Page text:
Organizers of the Gemini Project at St. Joseph’s Parish in Huntington insist God is working through them to help children within a foster care system that is in crisis.
“This project is truly driven by God,” Jim Jeffrey said. “We are just the vehicle. It’s definitely a calling. I’m so glad we listened. We hope others around the state do too.”
The project is a true labor of love. Jeffrey and his friend Danny Vance began the Gemini project in August to build beds for children in foster care.
“It’s sad enough that these children are not with loving parents and in too many cases are placed in the homes of total strangers, but then add to that the fact that these children aren’t guaranteed to have their own bed, that’s distressing,” Vance said.
The number of children in foster care in the state of West Virginia has risen 67% in the last six years. The WV Department of Health and Human Resources have more than 7,000 children in state custody, of those 85% have at least one parent with a drug addiction.
“Because the number of children needing foster care far exceeds the number of available foster homes, the state is having to make exceptions in order to find these children safe shelter,” Vance said. “The policy is every child is to have their own bed, but that doesn’t happen now. Children are sleeping on couches, floors, or wherever the foster care family has space for them.”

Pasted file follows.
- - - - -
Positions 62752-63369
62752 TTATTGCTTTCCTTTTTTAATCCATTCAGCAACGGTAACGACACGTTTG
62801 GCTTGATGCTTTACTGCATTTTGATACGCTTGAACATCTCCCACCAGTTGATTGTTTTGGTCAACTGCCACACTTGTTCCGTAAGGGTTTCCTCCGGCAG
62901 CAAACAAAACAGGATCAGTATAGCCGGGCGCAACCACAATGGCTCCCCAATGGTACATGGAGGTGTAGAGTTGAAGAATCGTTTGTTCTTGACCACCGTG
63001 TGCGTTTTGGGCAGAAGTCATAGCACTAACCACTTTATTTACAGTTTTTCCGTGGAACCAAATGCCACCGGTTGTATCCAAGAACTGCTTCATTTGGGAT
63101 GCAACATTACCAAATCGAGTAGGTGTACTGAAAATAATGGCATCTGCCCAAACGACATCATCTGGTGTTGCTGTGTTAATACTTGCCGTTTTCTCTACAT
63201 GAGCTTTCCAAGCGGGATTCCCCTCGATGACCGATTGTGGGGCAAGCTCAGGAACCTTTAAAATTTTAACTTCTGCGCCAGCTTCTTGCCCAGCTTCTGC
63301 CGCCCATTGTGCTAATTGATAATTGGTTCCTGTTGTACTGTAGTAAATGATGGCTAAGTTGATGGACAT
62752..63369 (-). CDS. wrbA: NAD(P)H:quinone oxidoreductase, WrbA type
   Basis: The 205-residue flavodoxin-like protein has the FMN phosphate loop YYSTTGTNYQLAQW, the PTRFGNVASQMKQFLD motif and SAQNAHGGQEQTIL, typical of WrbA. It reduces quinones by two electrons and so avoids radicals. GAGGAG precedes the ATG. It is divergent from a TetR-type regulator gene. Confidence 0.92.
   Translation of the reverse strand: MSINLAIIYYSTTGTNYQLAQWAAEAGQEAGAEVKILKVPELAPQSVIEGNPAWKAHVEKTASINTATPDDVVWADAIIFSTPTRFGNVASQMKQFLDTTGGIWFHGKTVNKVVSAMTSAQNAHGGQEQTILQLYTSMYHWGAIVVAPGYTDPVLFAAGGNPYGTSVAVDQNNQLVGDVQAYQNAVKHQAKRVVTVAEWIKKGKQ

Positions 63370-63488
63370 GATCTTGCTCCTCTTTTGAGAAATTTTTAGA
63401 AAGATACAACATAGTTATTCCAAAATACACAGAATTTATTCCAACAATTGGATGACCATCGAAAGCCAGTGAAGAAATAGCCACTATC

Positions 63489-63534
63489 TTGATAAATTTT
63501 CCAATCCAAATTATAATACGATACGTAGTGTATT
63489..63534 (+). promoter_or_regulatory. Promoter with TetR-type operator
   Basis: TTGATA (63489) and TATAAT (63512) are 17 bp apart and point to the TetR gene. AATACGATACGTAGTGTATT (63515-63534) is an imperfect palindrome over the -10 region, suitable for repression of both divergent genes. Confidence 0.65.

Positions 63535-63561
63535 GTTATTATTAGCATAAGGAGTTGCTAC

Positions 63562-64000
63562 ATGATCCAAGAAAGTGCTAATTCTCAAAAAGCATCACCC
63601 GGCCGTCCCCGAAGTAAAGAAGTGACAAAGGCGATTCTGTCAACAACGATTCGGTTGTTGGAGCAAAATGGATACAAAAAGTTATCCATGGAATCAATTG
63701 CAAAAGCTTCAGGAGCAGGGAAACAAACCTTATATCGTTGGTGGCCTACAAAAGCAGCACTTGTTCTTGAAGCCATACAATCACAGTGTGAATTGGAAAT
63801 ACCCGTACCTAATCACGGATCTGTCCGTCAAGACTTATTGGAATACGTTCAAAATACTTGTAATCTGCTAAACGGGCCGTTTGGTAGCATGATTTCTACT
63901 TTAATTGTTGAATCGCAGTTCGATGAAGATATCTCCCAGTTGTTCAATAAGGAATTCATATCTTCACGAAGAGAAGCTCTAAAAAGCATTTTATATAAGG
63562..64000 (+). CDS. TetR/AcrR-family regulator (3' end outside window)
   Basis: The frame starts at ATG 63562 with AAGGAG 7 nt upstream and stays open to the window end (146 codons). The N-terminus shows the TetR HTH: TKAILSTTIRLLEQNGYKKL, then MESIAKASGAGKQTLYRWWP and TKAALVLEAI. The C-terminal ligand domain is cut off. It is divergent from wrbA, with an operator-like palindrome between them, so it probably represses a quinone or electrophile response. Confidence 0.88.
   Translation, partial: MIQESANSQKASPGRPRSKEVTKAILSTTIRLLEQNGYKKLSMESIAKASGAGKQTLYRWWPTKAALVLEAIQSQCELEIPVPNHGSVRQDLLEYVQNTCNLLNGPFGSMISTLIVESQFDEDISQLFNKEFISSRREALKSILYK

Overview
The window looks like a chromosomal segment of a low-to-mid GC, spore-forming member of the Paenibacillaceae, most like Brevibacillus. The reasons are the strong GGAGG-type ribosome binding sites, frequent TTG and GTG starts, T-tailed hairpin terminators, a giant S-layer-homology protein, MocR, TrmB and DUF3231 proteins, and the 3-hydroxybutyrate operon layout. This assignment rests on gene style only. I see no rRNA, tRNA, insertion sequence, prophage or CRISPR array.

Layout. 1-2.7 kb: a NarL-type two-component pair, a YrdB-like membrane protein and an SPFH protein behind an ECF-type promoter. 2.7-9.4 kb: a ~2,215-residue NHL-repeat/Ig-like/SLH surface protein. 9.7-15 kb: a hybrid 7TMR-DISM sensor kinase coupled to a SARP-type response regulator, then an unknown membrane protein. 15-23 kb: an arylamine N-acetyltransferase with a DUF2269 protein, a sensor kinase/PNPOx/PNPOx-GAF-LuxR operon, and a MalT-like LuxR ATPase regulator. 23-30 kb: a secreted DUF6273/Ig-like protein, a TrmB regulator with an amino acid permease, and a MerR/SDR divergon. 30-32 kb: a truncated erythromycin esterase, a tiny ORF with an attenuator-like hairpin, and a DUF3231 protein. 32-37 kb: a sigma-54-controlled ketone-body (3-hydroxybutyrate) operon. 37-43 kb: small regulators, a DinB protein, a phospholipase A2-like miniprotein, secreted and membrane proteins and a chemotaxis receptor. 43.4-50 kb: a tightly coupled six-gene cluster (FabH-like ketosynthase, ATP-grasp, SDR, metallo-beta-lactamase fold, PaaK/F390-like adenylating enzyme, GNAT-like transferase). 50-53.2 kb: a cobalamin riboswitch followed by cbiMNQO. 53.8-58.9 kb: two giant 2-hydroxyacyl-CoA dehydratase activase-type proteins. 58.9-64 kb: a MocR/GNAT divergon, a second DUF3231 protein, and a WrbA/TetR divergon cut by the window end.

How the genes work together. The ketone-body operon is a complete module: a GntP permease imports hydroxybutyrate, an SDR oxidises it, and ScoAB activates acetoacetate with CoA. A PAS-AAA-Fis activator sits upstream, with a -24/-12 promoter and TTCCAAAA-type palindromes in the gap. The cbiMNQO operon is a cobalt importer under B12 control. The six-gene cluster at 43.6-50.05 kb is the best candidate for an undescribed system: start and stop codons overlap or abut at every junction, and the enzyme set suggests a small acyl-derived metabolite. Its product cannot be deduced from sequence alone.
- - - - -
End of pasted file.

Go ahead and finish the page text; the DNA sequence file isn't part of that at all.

The men became aware of the heartbreaking situation through Jeffrey’s wife Terry. She is a volunteer cook at Royal Family Kids Camp for foster children. Another volunteer at the camp, told her about a church in Ohio that was seeking volunteers to make beds for foster children.
“Jim and I went over one Saturday morning to help,” she said. “We spent the day constructing four beds. We were so taken in by this mission. We wanted to do more, so our efforts grew from there.”
The Jeffreys shared the program with Vance and he offered to figure out some of the logistics.
He worked in his basement workshop and cut the wood to make three beds. The men constructed them in the parish rectory garage.
The team doesn’t stop with just making the bed frame. They also provide the mattress and all the bedding.
“I got to go out and do one of the deliveries,” Vance said. “There was this little girl in Charleston who needed a bed. She was about 13. I’ll never forget her. She was so excited to have a bed of her own complete with sheets and pillow and comforter. And for whatever reason that day, when I went to the store to pick up the bedding, I saw a rug, nothing special, just a fuzzy rug that matched the bedspread, so I bought it too. Well, let me tell you, when I pulled out that rug, that little girl couldn’t believe it. She was so elated. ‘Is that for me too?’ she asked. I paused. I was amazed. ‘Well, yes.’ I told her. She grabbed it up and hugged it.”
Vance stood speechless.
“We don’t understand sometimes, because we aren’t in that situation,” he said. “I am blessed. So, blessed. We take so much for granted.”
Vance referenced Luke 12:48, “those who have much, much is expected.”
“I’ve been blessed with so much more in life that I ever deserved,” he said. “God tells us we need to share our blessings and give back. I am just doing my part.”
After those first three beds the men were motivated to do more, and indeed they did.